paulinaporizkova wrote: HopefulFish wrote:
paulinaporizkova wrote:no, because you just further serve to increase yale's selectivity by rejecting you and thus you marginally hurt the law school you end up attending by making it look even worse than it already does compared to yale.
FWIW, i don't think any people really get admitted to yale anyway - just fairies and unicorns
You fail. Increasing Yale's selectivity does not impact anyone below it.
Let's say Yale is ranked on a weighted index that includes selectivity, so that selectivity index score lines up on a scale compared to all other index scores in that category after it is given a certain weight. If Yale is the most selective school, its index is 100 and everyone else's number is put on a 0 (1?) - 100 scale where they score accordingly based on their relative selectivities. If 10,000 more people apply to Yale this year than last year (and it's already the most selective) and no one else experiences a marked increase in applications, Yale's score would stay at 100 but everyone else's would move lower, multiplied by a certain percent to ultimately make a whole. If Yale admitted 5% of applicants last year but 2% this year and Harvard admitted 6% of applicants last year and 6% this year, Harvard's index would decrease in this category relative to Yale's 100. If it's a 98 now maybe it would move to 97 or decrease by some fragment of a number, when compared to Yale.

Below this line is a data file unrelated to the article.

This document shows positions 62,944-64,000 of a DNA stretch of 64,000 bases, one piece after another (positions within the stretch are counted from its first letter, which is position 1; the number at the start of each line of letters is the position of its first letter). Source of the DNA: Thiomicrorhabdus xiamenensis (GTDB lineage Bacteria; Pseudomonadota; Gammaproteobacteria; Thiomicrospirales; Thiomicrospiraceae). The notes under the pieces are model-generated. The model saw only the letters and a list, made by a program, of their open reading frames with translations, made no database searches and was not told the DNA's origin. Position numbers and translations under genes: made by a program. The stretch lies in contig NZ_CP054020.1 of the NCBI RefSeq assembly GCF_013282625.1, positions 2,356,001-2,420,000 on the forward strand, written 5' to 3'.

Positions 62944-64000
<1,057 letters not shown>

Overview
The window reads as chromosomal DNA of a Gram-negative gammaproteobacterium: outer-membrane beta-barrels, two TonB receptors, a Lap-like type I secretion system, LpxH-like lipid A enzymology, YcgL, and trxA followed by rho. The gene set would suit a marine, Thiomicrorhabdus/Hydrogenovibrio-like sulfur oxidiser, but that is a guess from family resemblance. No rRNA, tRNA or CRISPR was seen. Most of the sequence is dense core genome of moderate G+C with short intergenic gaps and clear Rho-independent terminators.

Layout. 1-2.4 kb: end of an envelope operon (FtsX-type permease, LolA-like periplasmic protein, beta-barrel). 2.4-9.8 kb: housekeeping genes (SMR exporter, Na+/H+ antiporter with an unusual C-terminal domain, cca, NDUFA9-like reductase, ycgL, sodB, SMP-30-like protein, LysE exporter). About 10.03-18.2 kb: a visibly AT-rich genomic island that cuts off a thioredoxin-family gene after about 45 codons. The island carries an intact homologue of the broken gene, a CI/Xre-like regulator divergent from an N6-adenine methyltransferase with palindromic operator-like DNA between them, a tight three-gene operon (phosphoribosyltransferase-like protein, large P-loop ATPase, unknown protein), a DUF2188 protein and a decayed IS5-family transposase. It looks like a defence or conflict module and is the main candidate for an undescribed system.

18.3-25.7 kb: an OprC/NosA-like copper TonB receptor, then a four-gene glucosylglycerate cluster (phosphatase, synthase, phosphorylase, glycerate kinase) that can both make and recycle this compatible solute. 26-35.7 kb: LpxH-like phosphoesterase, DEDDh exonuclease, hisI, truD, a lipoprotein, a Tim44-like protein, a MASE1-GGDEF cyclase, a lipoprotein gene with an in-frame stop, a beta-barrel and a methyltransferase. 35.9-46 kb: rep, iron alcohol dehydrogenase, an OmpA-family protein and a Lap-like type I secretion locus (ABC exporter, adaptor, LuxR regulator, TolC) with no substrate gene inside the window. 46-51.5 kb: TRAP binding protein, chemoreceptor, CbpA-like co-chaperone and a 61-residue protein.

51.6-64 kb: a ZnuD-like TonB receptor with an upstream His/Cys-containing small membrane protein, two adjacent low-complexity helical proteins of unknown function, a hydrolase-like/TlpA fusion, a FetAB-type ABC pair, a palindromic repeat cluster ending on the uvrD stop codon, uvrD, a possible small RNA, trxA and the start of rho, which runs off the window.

Cue at least 10 people jumping on this post in the next hour.
Since all rankings are relative to one another (at least in the top 100), the most highly-ranked school getting an even higher score doesn't affect the position of any other schools, since they'll stay the same ranked as compared to one another ceteris paribus.
Edit: Unless your contention is that a lower raw score by USNWR, even if the rankings stay totally the same order, will somehow hurt schools. That would be a silly contention, since the raw scores (the 1 - 100 scale) are totally meaningless except as a tool of ranking schools against one another, so nobody gives a shit about the raw scores. A lower raw score, but everyone else with a lower raw score as well, doesn't hurt anyone. Sure, it may increase the gulf between Yale and Harvard, but I think it was Leiter who pretty clearly outlined why the mechanics of the USNWR ranking system mean that it would be pretty much impossible for Harvard to ever close that gap.